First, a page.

Mthe mage azine of ph d armaceutiA cal Business d and markeN ting • med e adnews.c w om • octoBer s What leaders need Leaders from across the pharmaceutical and biotechnology industry discuss the experiences and characteristics they possess that have helped them succeed in a challenging business. By Med Ad News staff with Tig Conger, partner, and Kevin Butler, managing partner, Heritage SPartners International
The leaders Mr. Conger and advanced degrees in the natural
ly develop their lead- Mr. Butler spoke with represent sciences. One third of the indi-ership skills to take on three different types of organiza- viduals Mr. Conger and Mr. But-the increasingly com- tions within the industry: ther-plex challenges of the apeutic business heads within
pharmaceutical industry. Work- a large pharmaceutical or bio-
ing with Med Ad News, Tig Con- technology organization; special-
ger and Kevin Butler of the ex- ty pharmaceutical heads of pub-ecutive search firm Heritage licly traded companies; and the Partners International spoke heads of U.S. or North America
with 10 leaders across the phar- operations for big pharmaceuti-
Butler is managing partner of Heritage Partners International,
maceutical and biotechnology cal companies.
ties needed to succeed. They also complexity is rapidly increasing
learned how the requisite experi- everywhere, whether in a start-
ences and characteristics of lead- up or a major global pharmaceu-
Industry. Please contact them at 203-789-0000 or visit the Website at:
ers have changed during the past tical company,” Mr. Butler says.
25 years and the requirements “The old saying, ‘Lead, follow, or needed to face change in the fu- get the hell out of the way’ nev-ture. quick facts
“Over the past 25 years we’ve day’s health-care marketplace.
seen advances in research that To be successful tomorrow you’ll
produce molecules targeting need to have an innate love of
more specific diseases,” Mr. Con- complexity and the ability to or-
ger says. “As the industry has ganize what today we’d probably
evolved to address more com- call total chaos. If not, then this
plex and specialized diseases, the industry may not be for you.”
had to evolve. General managers al backgrounds are varied, with
today are leading very different about half of them holding under-
types of organizations than they graduate degrees in the natural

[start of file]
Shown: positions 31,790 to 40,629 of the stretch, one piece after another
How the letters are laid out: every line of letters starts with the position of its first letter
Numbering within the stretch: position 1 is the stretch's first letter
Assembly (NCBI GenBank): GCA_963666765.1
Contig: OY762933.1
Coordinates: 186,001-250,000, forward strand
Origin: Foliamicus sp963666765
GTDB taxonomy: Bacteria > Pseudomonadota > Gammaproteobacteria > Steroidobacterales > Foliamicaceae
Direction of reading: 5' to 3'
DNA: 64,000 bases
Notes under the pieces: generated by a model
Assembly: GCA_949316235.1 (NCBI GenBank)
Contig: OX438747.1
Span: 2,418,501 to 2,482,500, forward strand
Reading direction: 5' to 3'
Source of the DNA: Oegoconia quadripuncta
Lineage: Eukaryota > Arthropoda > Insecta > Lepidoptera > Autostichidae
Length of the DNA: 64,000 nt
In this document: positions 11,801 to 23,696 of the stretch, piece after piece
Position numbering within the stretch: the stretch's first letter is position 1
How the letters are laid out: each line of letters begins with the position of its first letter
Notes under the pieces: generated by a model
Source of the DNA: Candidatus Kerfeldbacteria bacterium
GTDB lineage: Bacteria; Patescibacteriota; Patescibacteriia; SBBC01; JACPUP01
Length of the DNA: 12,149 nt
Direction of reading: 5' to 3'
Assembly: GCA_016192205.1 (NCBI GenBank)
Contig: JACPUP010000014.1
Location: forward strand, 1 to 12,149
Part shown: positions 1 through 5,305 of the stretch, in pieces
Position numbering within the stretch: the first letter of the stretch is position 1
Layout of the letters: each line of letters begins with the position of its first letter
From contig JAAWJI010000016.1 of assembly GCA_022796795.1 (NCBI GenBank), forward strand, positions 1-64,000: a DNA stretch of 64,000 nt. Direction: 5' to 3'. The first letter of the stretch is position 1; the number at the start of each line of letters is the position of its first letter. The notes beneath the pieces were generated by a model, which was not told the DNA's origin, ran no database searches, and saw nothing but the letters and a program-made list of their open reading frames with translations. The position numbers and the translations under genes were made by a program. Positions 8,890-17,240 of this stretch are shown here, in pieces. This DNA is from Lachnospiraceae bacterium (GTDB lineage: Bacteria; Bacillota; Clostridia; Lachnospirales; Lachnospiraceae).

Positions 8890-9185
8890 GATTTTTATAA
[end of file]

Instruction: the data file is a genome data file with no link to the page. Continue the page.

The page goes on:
ler interviewed held MBAs. The nation with experience in sales way he approaches problem solv-majority of the commercial lead- and new product development ing. “I noticed this in business ers have a background in sales, helped to grow Chris Clement’s school,” he says. “The teacher marketing, or business devel- career. “Recognizing the value, I would hand out a case study and opment, but there were excep- continued to develop these skills, all these people would immedi-tions. One of the leaders began and even today, the decisions I ately start calculating . I felt his career in manufacturing op- make rely heavily on my busi- like saying, what are they cal-erations and another was a re- ness experiences,” he says.
In 2002, Mr. Clement joined good idea to think and ask your-
specialty biopharmaceutical self what is this problem really
Dare to be different
company Savient Pharmaceuti- about.” cals Inc. (savientpharma.com)
As an Air Force veteran, Boeh-
A key theme that carried across as president and chief operat- ringer Ingelheim Corp. Presi- all of the interviews was that ing officer. He became CEO in dent and CEO J. Martin Carroll these individuals dared to be dif- 2004. “To manage a specialty believes that his military back- ferent. Early in their careers, the pharmaceutical company, you’re ground gave him experience that leaders Mr. Conger and Mr. But- involved in everything, and you could not be replicated by going ler spoke with were distinguish- need a diverse background of straight into business. “What we ing themselves from their peer scientific, clinical, and commer- were asked to do was much dif- group by gaining different func- cial experiences,” Mr. Clement ferent than any experiences I tional experiences, working out- says.
George S. Barrett, CEO, Teva cisions and leadership,” Mr. Car-
suing special projects. Overall, North America (tevapharm. roll says. “It exposed me to lead- these leaders demonstrated a com), and corporate executive willingness to take career risks VP, global pharmaceutical mar- and stretch themselves by ac- kets, has a particularly unorth- tively developing new skills.
Each of the leaders Mr. Conger Having received his dual bache-